Half A Lifetime Between Two Lucy’s
I’m a writer. I write children’s books mainly and sometimes the other kind. I read a lot and a life without reading would be desolation. I could just about give up music, favourite TV and DVD’s but I would be lost without being lost in a book.
I”ll shut myself in one, draw those book curtains and snuggle down with my book cocoa or if it’s daytime, my book caffeine. Who needs drugs? I’ve been addicted all these years and hardly realised it. There are millions of fellow addicts to encourage me in my own personal twelve step book programme. Step one – read more books. Step; two. – well you get the point.
I’ve had one book published and hope to publish a good many more. I’m fifty five but in my legs no more than thirty five. I”m a child at heart perhaps because I’ve kept my early love of children’s books close and never felt ashamed of it. Oh it nodded off for a few years, just in case someone more adult and mature was watching. Now however I”m out and proud carrying my children’s books in their own covers unashamedly jumbled up with the so called adult ones.
So why write this blog? Because I’m a writer who reads a lot but never records what I think. Because I could write a list of the great books I’ve read in the last few years where some opinion or insight has been forgotten in the spider web which has entangled them in my memory.
Because I want to write a blog which shares my love of books for both adults and children and to explore the unexpected bridges between them
My favourite book is The Unbearable Lightness of Being by Milan Kundera.
It’s a book within which I can find fun and joy, love and wisdom, time and time again. Then there are the three books which make up The Fionavar Tapestry by Guy Gavriel Kay. These remain the best things I have ever read in the fantasy genre and always leave me newly stunned after each reading. I”ll add to the list Music and Silence by Rose Tremain, which among many other strengths has the best collection of well drawn and eccentric, earthy and true female characters ever assembled in one historical period. Three writers and works with wholly different things to recommend them. Ain’t reading great?
I’ve read all of them many times and that’s my criteria for a favourite book; to want to pick it up again and willingly be lost in its world.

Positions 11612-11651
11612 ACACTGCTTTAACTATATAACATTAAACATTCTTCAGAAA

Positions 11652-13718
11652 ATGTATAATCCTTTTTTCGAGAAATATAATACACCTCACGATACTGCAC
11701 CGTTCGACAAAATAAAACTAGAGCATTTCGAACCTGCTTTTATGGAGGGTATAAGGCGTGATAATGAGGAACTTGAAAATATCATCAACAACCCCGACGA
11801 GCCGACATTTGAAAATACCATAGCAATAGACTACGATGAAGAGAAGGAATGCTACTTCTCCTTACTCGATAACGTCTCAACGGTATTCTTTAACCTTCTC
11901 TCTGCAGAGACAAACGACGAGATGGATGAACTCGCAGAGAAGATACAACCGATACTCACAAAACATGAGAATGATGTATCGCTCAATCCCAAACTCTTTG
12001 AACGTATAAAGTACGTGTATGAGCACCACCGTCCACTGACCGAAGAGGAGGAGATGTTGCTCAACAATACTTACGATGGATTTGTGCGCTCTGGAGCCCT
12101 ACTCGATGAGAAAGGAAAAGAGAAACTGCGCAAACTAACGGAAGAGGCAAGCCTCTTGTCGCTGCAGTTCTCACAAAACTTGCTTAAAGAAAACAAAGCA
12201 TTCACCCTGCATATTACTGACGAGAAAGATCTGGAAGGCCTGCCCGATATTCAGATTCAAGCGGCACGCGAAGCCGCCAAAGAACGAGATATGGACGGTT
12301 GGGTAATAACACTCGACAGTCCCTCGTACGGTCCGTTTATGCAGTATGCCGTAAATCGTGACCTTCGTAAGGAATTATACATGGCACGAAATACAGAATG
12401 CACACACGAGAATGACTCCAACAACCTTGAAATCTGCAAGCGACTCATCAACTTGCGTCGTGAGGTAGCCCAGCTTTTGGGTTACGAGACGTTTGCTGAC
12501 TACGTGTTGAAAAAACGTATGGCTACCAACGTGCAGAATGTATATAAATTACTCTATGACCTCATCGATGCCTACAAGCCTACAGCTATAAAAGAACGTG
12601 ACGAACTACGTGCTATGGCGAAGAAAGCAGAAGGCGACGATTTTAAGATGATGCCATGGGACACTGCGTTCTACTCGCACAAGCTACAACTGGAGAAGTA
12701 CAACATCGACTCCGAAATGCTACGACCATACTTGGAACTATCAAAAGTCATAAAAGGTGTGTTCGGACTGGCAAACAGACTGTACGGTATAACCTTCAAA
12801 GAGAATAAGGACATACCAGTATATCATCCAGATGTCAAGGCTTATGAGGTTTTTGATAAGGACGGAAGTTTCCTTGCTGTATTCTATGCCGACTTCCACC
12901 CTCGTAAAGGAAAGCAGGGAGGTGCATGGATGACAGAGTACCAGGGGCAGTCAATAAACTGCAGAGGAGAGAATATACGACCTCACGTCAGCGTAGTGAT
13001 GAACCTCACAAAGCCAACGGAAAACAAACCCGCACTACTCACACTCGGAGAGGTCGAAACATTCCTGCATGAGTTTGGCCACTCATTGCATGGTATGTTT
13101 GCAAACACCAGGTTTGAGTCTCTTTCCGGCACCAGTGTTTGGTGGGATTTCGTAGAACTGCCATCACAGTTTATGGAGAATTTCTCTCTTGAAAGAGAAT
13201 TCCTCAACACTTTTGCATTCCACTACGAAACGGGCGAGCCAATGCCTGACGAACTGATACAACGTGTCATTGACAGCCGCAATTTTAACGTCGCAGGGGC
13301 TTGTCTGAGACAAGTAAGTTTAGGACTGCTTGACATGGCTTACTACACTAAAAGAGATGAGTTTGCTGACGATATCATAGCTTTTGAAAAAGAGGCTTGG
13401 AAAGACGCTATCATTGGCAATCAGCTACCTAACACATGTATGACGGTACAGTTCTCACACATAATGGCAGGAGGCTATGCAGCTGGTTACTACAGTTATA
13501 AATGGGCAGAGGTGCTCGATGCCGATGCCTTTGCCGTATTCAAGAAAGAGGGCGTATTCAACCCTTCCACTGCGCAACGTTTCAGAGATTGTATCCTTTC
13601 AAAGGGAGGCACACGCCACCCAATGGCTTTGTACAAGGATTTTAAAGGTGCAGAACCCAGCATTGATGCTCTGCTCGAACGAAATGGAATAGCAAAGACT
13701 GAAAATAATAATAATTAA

My favourite book for children is Kit’s Wilderness by David Almond.It was given to me and my late wife Celia by a dear friend and I wish she knew half of how much it’s meant to me. I’d never heard of David Almond but now I devour everything he writes. His gift to me as a writer is the ability to create memorable female characters as a ‘side-kick’ to the male protagonist. Girls so wonderful in their own right that that they upstage our hero and sometimes and quite rightly end up with their own book.
I also love his sense of place and the close knit family community ready to pull together at the slightest hint of adversity even if they don’t always agree with every bit of it.
The first book I remember enjoying was either read to me at Nunsthorpe School in Grimsby, or by a family babysitter when I was seven or eight.
I went out and bought The Lion, The Witch and the Wardrobe soon after. If I were to pin down what made me fall in love with the Narnia books then I’d have to say it was the snow. I’m a sucker for anything set in snow because I love the stuff. Having said that I don’t drive and would doubtless change my mind pretty abruptly if I did ! But I also loved Mr Tumnus the Faun, and the snow queen witch and Edmund and the turkish delight and Aslan coming back from the dead. I also loved brave Lucy who no-one believed. I must have loved her because when forty odd years later I came to write The Seven, I called my favourite character Lucy.
My Lucy is the same age as I was when I first read The Lion, The Witch and the Wardrobe. She’s never been a happy child and can’t really understand why. She has a secret place, a grove of seven trees where a beautiful lady once taught her a rhyme. Every birthday she goes up there and sings it and nothing happens. But this time its her seventh and we all know about sevens.
The bridge between Lewis’s Lucy and mine has been a long one with, like the best stories, a lot of unexpected turns and diversions. Sometimes I couldn’t see the wood for the trees ahead.
But the books have always been my guide.